In any case, Ben Aryeh obtained the material as ambassador, whether it was the moment an envelope arrived from Jerusalem or after using his connections to obtain a copy from his Minsk sources. Lieberman himself had said to Chief Superintendent Yoram Naaman, "I had some friends there, in the Belarus elite, and I thought they wanted to leak." Strangely, the judges cite these words without grasping their full meaning.

The image of the victim doesn't suit Lieberman. Of course, he has been under investigation and indictment for years as an innocent man, but a victim is a weak, hunted individual, whereas Lieberman is strong and a hunter, arousing fear rather than pity. It's now law enforcement's turn to sustain the damage. If Yisrael Beiteinu's Yitzhak Aharonovitch remains public security minister, he can focus on who will be police chief.

In May, Yohanan Danino will complete his term of three years as police commissioner. Danino is at a crossroads. If he seeks another year in office, he'll have to hurry to prevent Aharonovitch from announcing plans to interview candidates for the next term.

Aharonovitch is annoyed with Danino because, shortly after his promotion, he built for himself, just like any police commissioner, his own public standing. If Danino wants a fourth year, Aharonovitch may not assent. He might not even consult with Lieberman, the leader of his party thanks to whom he is minister.

There are at least four candidates for police commissioner, yet Aharonovitch can bypass them all and reinstate a man who served in the police for about 35 years until Aharonovitch promoted him. This man has remained grateful – the head of the prison service, Aharon Franco.

Every commissioner is certain he'll revolutionize the service and that the police have much to lose if he isn't allowed to realize his plan. Indeed, there are nuances that depend on the chief, but all in all the police have been run in a similar way under all commissioners; the organizational culture and officer corps are too deeply entrenched to change significantly.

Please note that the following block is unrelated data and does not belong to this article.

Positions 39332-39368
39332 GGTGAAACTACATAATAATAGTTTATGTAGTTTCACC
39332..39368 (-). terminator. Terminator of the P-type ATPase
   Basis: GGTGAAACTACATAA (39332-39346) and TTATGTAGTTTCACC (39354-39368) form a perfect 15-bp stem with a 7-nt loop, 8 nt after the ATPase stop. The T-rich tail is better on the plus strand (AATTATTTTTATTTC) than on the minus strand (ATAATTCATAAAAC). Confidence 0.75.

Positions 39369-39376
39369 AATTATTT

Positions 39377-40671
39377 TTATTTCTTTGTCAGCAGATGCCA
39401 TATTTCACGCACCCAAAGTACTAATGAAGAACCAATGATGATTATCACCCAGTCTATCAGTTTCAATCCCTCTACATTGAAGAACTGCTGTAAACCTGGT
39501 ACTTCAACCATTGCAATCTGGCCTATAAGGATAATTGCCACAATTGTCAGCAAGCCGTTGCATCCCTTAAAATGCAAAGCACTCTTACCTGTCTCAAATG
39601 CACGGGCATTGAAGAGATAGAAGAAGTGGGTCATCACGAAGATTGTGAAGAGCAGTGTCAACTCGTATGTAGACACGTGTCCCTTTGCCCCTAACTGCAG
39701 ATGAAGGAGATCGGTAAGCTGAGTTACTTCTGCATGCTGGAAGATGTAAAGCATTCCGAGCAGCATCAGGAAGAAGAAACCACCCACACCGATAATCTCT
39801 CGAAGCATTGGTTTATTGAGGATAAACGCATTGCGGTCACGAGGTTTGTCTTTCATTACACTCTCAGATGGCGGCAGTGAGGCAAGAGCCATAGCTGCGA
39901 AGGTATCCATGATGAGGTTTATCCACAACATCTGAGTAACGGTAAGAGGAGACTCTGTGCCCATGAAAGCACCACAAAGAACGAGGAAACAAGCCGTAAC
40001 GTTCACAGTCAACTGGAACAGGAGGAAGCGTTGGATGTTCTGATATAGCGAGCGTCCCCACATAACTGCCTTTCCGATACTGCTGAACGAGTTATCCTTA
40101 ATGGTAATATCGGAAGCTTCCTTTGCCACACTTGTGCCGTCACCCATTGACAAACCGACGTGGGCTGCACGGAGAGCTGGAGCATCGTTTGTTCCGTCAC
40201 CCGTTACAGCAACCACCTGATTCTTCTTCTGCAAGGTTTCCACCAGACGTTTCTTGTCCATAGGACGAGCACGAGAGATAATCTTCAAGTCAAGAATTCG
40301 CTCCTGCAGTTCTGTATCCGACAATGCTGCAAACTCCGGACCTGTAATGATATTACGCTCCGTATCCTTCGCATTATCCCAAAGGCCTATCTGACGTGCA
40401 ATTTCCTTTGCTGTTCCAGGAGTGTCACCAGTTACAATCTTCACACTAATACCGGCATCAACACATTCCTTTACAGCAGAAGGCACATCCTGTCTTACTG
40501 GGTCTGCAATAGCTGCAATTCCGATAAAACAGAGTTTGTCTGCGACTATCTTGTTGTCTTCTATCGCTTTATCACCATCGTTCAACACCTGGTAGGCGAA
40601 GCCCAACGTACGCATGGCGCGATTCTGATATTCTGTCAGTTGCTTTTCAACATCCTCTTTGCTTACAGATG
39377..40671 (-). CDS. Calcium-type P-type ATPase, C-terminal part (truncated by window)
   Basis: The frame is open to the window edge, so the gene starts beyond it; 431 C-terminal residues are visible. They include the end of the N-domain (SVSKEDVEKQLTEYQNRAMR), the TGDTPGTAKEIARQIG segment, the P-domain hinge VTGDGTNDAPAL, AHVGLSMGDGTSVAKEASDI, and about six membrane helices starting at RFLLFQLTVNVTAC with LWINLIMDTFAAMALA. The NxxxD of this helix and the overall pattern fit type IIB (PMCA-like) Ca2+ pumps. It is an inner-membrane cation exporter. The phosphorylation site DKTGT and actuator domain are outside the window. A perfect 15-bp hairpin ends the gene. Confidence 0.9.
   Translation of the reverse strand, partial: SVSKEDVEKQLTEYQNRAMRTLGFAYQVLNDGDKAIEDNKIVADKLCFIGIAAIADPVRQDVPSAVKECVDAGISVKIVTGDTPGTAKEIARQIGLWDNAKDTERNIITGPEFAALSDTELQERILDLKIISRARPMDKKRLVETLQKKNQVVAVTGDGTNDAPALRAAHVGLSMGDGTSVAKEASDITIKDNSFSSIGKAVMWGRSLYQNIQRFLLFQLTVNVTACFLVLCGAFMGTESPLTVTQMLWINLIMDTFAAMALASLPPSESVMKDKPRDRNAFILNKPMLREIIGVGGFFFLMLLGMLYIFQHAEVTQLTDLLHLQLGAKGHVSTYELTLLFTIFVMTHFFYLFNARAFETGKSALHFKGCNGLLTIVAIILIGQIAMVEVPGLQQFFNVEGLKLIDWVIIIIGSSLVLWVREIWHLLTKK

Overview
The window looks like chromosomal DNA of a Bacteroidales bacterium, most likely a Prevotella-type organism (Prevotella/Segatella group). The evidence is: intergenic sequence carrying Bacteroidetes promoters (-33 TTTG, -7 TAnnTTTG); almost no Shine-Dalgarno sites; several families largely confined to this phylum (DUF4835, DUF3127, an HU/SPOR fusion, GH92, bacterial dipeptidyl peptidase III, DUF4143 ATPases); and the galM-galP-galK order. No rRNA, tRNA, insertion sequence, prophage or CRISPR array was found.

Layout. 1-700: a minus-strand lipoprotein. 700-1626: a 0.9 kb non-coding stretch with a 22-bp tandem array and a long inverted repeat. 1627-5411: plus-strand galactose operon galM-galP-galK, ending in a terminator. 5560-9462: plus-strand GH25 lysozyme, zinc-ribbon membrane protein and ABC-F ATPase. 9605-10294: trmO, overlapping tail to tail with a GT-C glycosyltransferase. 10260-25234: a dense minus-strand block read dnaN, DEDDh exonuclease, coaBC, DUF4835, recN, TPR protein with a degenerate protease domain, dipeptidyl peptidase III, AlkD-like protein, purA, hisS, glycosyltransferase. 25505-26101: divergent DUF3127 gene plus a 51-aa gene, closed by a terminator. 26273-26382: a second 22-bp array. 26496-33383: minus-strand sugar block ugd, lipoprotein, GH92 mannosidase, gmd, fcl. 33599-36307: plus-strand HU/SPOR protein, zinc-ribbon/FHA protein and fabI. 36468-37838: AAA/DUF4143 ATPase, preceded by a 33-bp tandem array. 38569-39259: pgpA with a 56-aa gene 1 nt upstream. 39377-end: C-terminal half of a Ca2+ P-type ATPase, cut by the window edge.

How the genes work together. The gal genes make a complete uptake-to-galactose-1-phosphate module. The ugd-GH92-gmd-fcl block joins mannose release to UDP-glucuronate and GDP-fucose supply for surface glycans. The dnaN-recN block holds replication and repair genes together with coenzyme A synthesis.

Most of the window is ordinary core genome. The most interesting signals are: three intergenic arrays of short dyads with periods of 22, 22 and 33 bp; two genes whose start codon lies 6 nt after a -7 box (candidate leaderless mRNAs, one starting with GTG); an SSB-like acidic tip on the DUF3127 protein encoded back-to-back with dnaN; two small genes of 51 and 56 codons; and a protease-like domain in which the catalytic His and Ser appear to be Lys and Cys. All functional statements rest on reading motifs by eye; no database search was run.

This isn't the case with the State Prosecutor's Office; there a major shake-up is needed. It isn't a question of expertise. Attorney General Yehuda Weinstein wouldn't have embarked on the ambassador venture had he not believed that a conviction was almost certain. And he still might be proved right in an appeal.

The State Prosecutor's Office has plenty of skilled lawyers, and no court decision is preordained. See for example the prosecution's ostensibly convincing performance in the Holyland trial at the Tel Aviv District Court; perhaps that team would have been more successful at the Jerusalem Magistrate's Court. The problem is that the State Prosecutor's Office isn't managed well. Cases are protracted and left yawning. There are no standard criteria and the team spirit of the anti-corruption commando has vanished.

An appeal of the Lieberman acquittal is clearly necessary, though it amounts to nothing more than a drowning prosecutor clutching at straws, when he really needs a lifeguard. Otherwise, it's not only Lieberman who'll reign victorious, but Liebermanism.

A smiling Lieberman as he arrives in the courtroom before hearing the verdict in his corruption trial on Wednesday.Credit: AP